Flowering Flowers of Flowerdom

Burpee is the Devil.  They send me an email and I dutifully begin to put things on my wishlist, which, so far, consists of peppers that range in color from white to purple, a mix of hot peppers, string beans, blackeyed peas, cucumbers, cantaloupe, snow peas, pumpkins, tomatoes, catnip, coriander, basil, oregeno, sage, rosemary, thyme, sweet marjoram and the flowers… oh the flowers I would buy if wishes were horses and beggars would ride.

Morning glories, foxgloves for the bed shaded by the holly tree, lavender, French marigolds, blue-eyed daisies, painted daisies, old-fashioned dahlias, hollyhocks, galliardia, rudbeckia, multi-colored echinacea.

I want my yard to look like a cottage garden puked confetti on my lawn.  Right now, though.  I kind of want it to look like that right now.  It’s only the 6th of February, but already this winter seems eighty years long.  I will now pay for something to bloom in my yard.

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A Homage to Roger Abramson

1.  You wonder how Kellogg’s can do something like this with a straight face.  You own Keebler and you make Frosted Flakes.  Who do you think is your largest adult non-kid-having customer base?

2.  Where are my crocuses?  Have I angered them?  Did I plant them wrong?  Is there still time for them to come up?

3.  I feel like I should say just a hair more about the Google peer review thing.  I cheered because some journal subscriptions cost $25,000 a year and when libraries have to pay that, it eats out of the rest of their acquisitions budget.  Or their budget budget, period.  That hits me where I live.  And I do think there’s something wrong with how long it can take for journals to come out, so I welcome the pressure on how scholarly journals are done, in that way.  But, let me direct your attention here, and here, and here.  And I will just say that, if there are scholars out there who think that they write fine and don’t need an editor, that the whole editorial process is just slowing them down from getting their work out there?  Well, buddy, you are wrong.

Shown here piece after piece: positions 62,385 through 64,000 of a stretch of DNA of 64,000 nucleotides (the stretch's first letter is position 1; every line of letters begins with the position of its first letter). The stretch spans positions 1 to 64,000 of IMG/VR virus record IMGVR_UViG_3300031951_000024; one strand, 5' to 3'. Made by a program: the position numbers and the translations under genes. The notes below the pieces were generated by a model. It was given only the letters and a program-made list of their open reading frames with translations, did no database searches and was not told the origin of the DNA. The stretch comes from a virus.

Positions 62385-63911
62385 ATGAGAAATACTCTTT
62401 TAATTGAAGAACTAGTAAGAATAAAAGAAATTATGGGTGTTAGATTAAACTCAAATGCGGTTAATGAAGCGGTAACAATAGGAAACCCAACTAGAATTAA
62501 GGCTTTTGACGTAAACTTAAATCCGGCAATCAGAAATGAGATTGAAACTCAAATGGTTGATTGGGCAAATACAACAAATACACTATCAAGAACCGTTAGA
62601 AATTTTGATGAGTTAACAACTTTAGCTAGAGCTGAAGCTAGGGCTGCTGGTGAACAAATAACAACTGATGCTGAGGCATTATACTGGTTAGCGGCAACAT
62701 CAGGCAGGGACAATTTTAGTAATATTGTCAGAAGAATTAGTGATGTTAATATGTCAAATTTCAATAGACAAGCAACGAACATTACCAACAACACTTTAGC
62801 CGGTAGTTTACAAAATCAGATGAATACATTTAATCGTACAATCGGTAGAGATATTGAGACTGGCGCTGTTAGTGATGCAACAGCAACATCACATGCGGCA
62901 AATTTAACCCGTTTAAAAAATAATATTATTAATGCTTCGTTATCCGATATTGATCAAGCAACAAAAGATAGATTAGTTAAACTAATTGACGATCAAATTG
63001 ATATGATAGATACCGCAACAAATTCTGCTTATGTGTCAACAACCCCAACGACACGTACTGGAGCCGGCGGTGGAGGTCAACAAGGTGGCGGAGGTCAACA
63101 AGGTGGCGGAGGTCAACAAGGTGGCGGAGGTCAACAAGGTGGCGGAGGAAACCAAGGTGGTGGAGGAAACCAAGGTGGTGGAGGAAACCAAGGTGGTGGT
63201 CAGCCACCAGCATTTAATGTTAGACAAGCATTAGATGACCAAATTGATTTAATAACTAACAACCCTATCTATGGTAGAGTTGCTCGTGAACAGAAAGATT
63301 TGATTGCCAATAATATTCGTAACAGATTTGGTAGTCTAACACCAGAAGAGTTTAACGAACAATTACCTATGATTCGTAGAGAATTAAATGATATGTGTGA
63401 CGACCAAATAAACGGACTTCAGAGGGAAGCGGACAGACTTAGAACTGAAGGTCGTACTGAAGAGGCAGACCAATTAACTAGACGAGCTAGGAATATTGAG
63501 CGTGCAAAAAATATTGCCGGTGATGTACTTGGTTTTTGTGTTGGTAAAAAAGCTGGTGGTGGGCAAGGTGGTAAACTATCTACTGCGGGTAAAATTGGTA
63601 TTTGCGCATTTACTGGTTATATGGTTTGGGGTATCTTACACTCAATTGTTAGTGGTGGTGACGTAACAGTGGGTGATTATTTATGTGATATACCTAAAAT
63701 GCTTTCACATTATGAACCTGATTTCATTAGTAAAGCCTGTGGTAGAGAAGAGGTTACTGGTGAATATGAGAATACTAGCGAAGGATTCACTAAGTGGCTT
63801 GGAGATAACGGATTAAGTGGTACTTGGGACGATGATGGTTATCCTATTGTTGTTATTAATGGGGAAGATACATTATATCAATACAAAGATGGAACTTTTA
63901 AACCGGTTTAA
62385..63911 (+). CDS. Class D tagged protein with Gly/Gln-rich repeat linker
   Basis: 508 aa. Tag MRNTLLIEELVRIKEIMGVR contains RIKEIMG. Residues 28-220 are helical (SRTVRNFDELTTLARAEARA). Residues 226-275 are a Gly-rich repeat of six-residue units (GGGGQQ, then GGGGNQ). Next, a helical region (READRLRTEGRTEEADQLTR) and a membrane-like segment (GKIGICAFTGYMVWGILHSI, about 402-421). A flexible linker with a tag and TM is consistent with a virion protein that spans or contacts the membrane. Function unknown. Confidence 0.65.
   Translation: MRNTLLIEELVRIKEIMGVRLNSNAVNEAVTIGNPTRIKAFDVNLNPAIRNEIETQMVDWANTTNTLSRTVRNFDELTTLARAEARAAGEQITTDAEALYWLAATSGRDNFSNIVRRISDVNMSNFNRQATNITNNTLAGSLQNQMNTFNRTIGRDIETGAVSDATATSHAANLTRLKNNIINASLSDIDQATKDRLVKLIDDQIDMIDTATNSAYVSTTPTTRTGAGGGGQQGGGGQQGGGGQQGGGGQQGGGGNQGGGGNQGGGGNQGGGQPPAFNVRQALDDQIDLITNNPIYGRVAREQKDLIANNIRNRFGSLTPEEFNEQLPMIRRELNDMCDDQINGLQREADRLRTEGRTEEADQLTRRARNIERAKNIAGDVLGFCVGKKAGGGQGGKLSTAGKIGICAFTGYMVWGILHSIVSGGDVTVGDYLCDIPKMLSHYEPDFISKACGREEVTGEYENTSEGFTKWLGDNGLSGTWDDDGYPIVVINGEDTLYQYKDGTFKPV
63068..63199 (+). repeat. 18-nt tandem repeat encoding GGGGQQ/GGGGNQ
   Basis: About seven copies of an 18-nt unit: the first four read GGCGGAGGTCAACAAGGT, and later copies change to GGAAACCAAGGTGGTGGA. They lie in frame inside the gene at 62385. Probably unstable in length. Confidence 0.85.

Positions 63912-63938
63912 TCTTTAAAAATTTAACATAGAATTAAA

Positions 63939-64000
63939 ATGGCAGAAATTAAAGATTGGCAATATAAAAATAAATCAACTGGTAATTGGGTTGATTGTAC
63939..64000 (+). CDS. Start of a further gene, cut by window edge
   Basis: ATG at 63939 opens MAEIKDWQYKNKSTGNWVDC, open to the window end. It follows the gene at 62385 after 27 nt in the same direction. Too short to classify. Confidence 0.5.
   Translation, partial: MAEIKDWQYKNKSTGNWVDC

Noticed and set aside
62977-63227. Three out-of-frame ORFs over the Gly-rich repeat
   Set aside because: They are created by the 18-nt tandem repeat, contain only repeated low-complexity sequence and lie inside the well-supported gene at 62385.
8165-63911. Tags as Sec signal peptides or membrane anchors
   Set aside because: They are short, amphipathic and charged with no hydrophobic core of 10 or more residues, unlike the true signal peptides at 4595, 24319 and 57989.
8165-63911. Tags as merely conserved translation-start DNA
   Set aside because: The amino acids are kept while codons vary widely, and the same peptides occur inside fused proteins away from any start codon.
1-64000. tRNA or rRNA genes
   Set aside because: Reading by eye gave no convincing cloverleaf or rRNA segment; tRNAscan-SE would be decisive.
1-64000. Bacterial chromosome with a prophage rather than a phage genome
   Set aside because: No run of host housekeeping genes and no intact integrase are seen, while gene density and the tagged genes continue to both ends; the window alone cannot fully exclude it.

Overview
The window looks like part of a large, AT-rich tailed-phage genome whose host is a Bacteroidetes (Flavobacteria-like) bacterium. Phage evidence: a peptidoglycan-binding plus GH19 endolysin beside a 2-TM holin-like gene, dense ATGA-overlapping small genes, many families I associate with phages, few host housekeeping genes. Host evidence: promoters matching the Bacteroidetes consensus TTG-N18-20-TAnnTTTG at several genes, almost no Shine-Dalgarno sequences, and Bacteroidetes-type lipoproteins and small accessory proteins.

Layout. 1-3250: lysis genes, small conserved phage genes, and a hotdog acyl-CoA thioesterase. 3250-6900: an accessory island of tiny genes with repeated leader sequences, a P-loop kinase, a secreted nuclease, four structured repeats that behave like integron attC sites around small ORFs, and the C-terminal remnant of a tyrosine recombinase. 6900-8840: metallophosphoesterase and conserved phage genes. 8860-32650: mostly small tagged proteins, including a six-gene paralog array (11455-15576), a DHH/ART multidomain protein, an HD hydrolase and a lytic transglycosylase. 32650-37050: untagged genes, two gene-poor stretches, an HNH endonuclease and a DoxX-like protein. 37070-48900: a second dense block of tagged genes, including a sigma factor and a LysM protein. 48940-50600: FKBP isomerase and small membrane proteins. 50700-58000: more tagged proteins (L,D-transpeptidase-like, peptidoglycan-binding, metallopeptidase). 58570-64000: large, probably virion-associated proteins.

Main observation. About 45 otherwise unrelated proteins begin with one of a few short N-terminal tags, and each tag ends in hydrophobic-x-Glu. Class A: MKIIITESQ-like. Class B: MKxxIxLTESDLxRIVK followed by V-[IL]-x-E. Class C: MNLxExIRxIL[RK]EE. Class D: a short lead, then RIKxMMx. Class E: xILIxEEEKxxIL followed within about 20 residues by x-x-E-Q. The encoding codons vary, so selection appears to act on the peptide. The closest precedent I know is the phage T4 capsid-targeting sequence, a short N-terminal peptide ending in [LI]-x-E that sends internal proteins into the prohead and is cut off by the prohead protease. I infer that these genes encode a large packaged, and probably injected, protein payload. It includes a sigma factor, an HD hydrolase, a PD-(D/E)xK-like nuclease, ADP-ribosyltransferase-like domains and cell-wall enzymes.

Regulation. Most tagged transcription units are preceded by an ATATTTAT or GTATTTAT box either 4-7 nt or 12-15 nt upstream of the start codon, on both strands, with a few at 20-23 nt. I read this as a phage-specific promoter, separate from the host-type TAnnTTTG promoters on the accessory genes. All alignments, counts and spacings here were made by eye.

4.  I was having a discussion with some conservative over at Tiny Pasture’s yesterday and he was trying to tell me that Tennessee is staunchly pro-life and so I asked him what plans the Republicans had for lowering infant mortality rates and he accused me of suggesting that we need to raise taxes.  That still makes me laugh.  I love y’all, Conservatives, but that, to me, sums up the problem with where you are right now.  “I love the babies, except if it’s going to cost me money or require you to teach me and my kids how not to get pregnant.”

Yes, it seems that, even if we shared the common goal of reducing abortions, and even if we somehow got the anti-abortion crowd to agree that just making them illegal is not the answer, we would have to find a way to reduce abortions that didn’t involve spending money or giving people the knowledge they need to keep from getting pregnant.

That’s exactly why I don’t take their concerns all that seriously.  If it’s really important to save human life, you find the money for it and you put aside your own discomfort.  If you just want to bully sluts and irresponsible women (or, you know, rape victims and people stuck in horrible situations), you’re just never going to have me on your side about that.  Refusing to find the money tells me you’re not all that excited about anything other than the getting to make women feel shitty.

5.  I don’t have a 5!  I don’t have five things to say.  Except that I want to plant my flower garden today, right now.  I am so tired of all the brown everywhere.  When does spring start?